In addition, there are state and water body “catch and release” records for public rod and reel and fly fishing waters in two categories, all ages and anglers. juniors.
Anglers applying for state, water, or large awards must provide as many photos of their catch as possible, along with a completed application on the department’s website. tpwd.texas.gov/fishboat/fish/programs/fishrecords/.
Applications must be submitted within 60 days of capture. Applications for state catch and release records and state weight records require the signature of a notary public. The 60-day limit does not apply to catches recognized as world records by the International Game Fish Association.
If weighing is required, the fish must be weighed on a scale whose accuracy has been certified. If the scale is not certified at the time the fish is weighed, the angler has 30 days to obtain the appropriate certification.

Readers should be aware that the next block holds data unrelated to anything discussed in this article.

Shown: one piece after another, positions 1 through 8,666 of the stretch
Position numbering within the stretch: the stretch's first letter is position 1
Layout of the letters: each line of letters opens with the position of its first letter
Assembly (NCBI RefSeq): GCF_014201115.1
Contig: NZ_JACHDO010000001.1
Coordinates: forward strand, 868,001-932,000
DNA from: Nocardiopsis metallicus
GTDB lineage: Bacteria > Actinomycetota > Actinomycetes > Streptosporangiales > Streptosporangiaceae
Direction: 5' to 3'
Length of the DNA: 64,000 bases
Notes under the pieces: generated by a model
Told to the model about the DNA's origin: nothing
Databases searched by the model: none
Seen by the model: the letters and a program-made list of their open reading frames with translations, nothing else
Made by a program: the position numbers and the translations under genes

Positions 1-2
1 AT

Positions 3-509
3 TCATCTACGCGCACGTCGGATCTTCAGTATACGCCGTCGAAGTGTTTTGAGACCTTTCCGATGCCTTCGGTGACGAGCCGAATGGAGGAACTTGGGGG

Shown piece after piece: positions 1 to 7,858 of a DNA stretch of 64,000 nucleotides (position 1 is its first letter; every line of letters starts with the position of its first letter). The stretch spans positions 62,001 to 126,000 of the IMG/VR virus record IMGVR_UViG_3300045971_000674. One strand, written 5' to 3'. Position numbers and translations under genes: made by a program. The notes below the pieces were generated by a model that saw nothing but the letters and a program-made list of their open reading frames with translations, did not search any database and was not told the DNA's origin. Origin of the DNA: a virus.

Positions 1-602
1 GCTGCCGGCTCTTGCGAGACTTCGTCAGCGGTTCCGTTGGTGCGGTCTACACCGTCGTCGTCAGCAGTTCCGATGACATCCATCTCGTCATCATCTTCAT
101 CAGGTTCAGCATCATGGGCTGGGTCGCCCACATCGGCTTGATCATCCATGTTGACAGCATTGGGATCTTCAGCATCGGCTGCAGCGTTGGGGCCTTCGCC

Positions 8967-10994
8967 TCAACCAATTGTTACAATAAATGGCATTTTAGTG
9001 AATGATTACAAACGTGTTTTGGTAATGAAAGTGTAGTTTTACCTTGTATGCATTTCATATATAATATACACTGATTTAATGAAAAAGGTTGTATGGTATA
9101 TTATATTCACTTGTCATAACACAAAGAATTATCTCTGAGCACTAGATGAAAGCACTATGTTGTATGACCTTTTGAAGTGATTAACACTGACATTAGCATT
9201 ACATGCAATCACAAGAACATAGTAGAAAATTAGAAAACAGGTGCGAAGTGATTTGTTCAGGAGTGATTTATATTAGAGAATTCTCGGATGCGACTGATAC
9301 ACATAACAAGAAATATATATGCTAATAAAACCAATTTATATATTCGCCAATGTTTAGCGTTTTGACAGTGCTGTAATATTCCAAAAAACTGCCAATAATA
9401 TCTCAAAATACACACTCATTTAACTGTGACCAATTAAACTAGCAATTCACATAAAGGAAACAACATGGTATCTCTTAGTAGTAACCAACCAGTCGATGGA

One of the most popular recognition categories with new and young anglers is the First Fish Award. This award is intended to commemorate an angler’s first fish, regardless of age.
Another popular award is the Outstanding Angler Award. This award is available to the angler whose catch does not meet the requirements of the other award categories, but still deserves some recognition.
One of the most prestigious awards an angler can win is the Elite Angler award. This is a unique prize awarded to anglers who catch trophy class fish of five different species.
Elite Angler eligibility depends on whether the angler wins five Big Fish prizes in freshwater or saltwater. The Big Fish Awards are strictly based on length. The bars are set quite high, as they should be.
To verify tpwd.texas.gov/fishboat/fish/programs/ to learn more about the TPWD Angler Recognition Program or state or research body registries for a variety of fish species.
Matt Williams is a freelance writer based in Nacogdoches. He can be contacted by email, [email protected]
ARP Award Categories
Records by length